Trace Burroughs’ first feature is an intriguing study of the inner thoughts and feelings conjured up by eight individuals driving themselves literally and figuratively to their appointed destinies.
Sustaining interest (both visual and aural) for an extended period is a perennial challenge for the filmmaker and Burroughs largely succeeds. Soliloquies in the theatre are wonderful devices to share a character’s own mind directly with the audience; they are used judiciously, providing a thoughtful lull in the action. Placing his characters in eight different vehicles, travelling alone, Burroughs wisely mixes their talking-out-loud voices with recorded speeches that often reveal unspeakable information: the viewer as mind-reader has quite an appeal.
Still, to prevent tedium, cell phone conversations are allowed, passersby are spoken to and a few journeys are completed, allowing the drivers to leave their cars and go about their business. Music also plays an important role in supporting the drama and keeping the ear engaged. Notable are David Savitsky’s jazzy reed skills, a wordless vocal line (ideal, considering the deluge of text from the players) and baroque/modern violin stylings.
Visually, a variety of angles are used in and outside of the drivers’ seats to tastefully capture a host of extra-curricular activities from chain smoking to gear-shift shielded masturbation. Much grain, filters and a psychedelic kaleidoscope of images further reinforce the notion of escape/survive with prescription drugs or booze, pot and acid.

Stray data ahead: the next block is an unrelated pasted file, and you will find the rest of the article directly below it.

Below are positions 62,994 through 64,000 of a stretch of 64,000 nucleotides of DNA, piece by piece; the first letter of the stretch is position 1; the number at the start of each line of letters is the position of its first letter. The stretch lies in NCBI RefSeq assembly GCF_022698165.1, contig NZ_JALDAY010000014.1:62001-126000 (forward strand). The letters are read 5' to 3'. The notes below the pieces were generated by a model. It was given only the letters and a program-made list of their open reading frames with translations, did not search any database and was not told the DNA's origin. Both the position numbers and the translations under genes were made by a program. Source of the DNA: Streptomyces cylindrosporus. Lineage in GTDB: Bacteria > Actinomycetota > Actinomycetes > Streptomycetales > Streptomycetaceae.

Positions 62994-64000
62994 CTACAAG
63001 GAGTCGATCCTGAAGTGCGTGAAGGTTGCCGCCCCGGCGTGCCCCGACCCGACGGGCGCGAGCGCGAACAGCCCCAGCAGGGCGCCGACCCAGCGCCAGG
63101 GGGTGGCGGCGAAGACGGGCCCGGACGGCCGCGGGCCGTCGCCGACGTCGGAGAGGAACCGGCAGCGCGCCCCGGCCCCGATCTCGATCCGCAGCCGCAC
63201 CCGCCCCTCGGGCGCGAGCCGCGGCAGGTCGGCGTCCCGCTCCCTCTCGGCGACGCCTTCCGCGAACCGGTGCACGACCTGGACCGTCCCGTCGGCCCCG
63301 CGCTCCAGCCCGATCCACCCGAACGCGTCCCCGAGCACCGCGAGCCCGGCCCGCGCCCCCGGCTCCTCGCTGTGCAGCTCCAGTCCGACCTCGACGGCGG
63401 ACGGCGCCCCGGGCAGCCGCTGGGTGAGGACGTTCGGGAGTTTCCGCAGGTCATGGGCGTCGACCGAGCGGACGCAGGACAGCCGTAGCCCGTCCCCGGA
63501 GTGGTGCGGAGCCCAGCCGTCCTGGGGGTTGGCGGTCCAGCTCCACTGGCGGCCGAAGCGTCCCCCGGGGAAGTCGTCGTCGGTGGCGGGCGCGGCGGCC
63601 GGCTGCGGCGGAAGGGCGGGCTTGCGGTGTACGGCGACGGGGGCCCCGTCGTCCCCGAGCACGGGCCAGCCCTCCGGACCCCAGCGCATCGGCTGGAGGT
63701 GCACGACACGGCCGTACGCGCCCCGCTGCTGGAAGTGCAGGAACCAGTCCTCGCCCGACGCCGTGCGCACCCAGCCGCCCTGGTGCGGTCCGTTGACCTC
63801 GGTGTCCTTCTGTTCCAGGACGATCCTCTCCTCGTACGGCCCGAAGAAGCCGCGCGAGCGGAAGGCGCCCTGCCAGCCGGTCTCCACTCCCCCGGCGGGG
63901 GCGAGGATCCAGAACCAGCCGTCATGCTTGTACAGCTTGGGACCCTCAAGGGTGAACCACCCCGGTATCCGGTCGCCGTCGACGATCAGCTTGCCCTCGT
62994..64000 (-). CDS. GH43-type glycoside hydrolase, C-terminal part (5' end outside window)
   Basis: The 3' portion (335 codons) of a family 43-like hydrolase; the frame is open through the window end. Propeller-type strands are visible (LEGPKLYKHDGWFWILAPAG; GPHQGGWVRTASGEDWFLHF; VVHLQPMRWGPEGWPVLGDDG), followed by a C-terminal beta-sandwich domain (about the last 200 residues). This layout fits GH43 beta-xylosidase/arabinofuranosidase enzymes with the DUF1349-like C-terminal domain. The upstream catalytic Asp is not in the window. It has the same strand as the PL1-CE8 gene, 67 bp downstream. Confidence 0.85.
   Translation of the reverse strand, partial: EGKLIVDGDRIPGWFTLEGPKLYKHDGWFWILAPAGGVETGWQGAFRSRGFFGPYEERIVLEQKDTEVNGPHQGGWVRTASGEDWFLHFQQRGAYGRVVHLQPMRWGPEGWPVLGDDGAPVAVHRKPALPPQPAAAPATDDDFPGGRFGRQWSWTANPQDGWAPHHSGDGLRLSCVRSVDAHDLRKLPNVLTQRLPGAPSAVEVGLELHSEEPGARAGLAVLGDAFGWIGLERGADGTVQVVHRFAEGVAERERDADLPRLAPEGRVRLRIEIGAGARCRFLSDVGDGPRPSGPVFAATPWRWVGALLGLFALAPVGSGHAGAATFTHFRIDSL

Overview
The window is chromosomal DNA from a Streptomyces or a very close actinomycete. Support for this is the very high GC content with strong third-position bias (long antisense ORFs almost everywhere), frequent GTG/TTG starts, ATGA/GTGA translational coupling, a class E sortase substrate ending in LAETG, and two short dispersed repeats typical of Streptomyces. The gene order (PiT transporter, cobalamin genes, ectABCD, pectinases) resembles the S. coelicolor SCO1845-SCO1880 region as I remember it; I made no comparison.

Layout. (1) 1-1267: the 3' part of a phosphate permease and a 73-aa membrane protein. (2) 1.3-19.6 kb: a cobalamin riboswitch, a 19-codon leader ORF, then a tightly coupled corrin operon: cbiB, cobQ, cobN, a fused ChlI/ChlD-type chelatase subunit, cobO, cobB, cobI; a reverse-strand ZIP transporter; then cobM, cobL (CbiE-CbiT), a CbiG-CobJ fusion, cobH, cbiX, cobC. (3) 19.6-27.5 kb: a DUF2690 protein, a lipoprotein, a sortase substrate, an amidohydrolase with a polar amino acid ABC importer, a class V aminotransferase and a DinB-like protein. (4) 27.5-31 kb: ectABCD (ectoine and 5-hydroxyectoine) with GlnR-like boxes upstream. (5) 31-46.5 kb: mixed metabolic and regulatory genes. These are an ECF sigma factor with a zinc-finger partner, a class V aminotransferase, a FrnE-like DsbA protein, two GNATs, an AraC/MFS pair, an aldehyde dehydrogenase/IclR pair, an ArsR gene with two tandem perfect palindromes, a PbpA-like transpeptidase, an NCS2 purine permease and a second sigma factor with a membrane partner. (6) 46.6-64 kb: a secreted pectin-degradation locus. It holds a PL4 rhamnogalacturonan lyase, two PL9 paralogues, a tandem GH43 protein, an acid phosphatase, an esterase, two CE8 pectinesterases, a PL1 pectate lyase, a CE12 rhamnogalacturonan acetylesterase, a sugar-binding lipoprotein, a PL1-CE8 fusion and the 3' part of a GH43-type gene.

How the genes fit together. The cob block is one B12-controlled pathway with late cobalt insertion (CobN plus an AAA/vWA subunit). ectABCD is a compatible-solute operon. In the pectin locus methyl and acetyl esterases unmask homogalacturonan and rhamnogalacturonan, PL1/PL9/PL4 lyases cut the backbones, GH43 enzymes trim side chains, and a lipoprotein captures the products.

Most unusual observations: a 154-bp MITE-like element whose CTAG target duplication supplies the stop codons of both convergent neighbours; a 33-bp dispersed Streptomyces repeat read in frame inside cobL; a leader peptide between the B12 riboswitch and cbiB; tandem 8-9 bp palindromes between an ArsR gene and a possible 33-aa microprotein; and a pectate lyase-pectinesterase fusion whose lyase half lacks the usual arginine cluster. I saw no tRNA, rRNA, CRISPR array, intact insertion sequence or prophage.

In the manner of six degrees of separation, it should come as no surprise that there is some connection between the disparate gang of troubled souls. The aging pedophile (Albert Burton) successfully muddies his dubious past with a reference to the North American Man/Boy Love Association; the pizza delivery girl (Katy Castaldi) wrestles with her track record of being dumped three times when the guys switch to the other team (but still want to be friends ...); the jaundiced masseuse (Marguerite Foster) bemoans male clients who expect a “gush darn happy ending” when extras aren’t in her bag of tricks; a budding actress (Amy van Arsdale) dutifully preps for a commercial audition and brilliantly demonstrates why she’ll never get the gig; a drug deal (David Sheridan is a convincing dealer/user) in the woods shifts the connection-to-others track into high gear and from there the film moves steadily forward to its tragic conclusion.
Anyone who’s ever had disturbing thoughts or regretted a choice will appreciate Burroughs’ craft and courage to cast a cinematic light on issues that touch us all. JWR